Just as there are many reasons to buy a specific wine, there are many reasons not to.  Most obviously, if you don’t like the way a wine tastes, the temptation to buy is much less.  Even if you do, you might not like it as much as others in the same price range.  Or maybe you like it a lot but you can’t afford a bottle at the price quoted.

There is a subtle pressure to buy something.  A nice person has been pouring you wines to taste and chatting pleasantly with you.  It’s human nature to want to reciprocate.  So when the server says, “Would you like to take some wine home with you?”, you may feel like you ought to say “yes”.  (Note that the word “buy” was never came into the conversation.)

  • You have no obligation to buy anything. That’s true in a jewelry store as well, but at least the jeweler doesn’t charge you for the privilege of trying on a ring.  In the old days, when tastings were free, there might have been a bit (only a bit) of a moral imperative.  Remember, you paid for your tasting so you don’t have to buy anything else.
  • Wines at a winery are rarely bargains. In many cases, you’ll find that the same wine sold in the tasting room can be bought back home for substantially less.  There’s nothing wrong with pointing that out to the server.  However, there are some wines that are only available at the winery.  In those cases, you have to decide if the quality difference compared with the wine in the store near you is worth the price.  It might even be instructive to ask the server what differentiates the winery-only selection from their more easily found wine. If you don’t get good answers, don’t buy.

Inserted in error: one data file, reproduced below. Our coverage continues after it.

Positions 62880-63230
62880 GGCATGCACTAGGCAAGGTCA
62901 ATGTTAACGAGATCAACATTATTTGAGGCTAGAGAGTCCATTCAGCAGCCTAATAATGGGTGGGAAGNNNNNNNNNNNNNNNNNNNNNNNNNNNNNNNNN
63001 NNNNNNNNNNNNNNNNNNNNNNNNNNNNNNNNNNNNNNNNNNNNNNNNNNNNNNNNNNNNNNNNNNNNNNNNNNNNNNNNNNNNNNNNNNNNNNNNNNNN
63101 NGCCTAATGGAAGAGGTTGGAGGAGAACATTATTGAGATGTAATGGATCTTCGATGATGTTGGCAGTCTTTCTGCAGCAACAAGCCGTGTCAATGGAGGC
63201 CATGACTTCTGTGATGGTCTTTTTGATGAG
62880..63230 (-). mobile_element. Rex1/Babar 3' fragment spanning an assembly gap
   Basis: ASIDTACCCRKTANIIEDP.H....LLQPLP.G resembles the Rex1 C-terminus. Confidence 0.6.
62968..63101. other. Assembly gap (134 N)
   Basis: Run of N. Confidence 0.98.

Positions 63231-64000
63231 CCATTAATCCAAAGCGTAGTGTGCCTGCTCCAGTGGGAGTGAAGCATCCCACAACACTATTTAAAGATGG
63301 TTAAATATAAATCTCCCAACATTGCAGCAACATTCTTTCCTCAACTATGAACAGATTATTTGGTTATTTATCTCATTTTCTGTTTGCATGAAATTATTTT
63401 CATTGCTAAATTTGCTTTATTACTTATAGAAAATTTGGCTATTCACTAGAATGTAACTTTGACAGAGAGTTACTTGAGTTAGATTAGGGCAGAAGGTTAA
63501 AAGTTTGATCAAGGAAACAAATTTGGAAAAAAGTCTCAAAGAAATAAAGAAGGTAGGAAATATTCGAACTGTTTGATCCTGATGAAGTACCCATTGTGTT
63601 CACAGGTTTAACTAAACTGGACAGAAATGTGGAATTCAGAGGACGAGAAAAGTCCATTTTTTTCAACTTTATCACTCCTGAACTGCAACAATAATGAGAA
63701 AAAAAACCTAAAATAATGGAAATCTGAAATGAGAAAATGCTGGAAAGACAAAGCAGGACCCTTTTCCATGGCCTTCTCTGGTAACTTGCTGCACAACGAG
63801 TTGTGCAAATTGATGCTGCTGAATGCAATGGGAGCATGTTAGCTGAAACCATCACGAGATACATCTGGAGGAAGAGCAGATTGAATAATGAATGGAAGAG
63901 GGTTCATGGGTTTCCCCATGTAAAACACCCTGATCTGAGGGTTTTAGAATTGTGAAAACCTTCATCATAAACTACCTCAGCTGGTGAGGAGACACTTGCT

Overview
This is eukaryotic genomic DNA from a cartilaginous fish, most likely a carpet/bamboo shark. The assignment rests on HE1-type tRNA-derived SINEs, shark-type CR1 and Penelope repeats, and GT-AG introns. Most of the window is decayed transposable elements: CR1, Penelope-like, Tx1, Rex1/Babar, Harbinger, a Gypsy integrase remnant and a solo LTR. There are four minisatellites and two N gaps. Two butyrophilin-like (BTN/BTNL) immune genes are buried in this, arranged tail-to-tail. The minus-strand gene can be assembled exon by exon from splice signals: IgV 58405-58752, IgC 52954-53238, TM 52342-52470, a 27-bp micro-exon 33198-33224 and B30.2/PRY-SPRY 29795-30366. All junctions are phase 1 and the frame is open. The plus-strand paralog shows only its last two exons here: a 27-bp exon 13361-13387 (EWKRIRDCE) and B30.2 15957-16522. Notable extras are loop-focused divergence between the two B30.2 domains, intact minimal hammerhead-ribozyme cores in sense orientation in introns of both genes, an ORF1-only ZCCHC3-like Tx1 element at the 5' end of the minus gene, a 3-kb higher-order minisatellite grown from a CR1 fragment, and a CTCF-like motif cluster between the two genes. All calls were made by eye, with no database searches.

• You have to take it home with you. If you live near the winery, that’s not a problem.  But if you’ve taken a plane to get to that part of Wine Country, you’re either going to have to put the bottle in your luggage or ship it.  Even if you decide to do one of those things, there are limits.  US Customs only allows you to bring back two bottles per person from overseas.  Even domestic shipping cost can be a significant deterrent as well.
  • Try to strengthen your sales resistance. Remember, you’ve been drinking.  Maybe you’re on vacation too.  Your ability to say “no” is not at its peak.  So if you feel yourself about to say “yes”, turn to the person you came with and ask, “What do you think?”  That can be a pre-arranged signal to turn thumbs-down.  Or if you both are in favor, this may be the time to buy.



Read the Label

Often when we are in a winery’s tasting room, we ask the servers to show us the bottle.  Of course, it’s not the bottle we want to see; they’re all pretty much the same.  (Actually, that’s not true.  There are Bordeaux bottles with round shoulders and Burgundy bottles with sloping ones.)  What we really want to see is the label, or actually two labels: one on the front of the bottle and one on the back.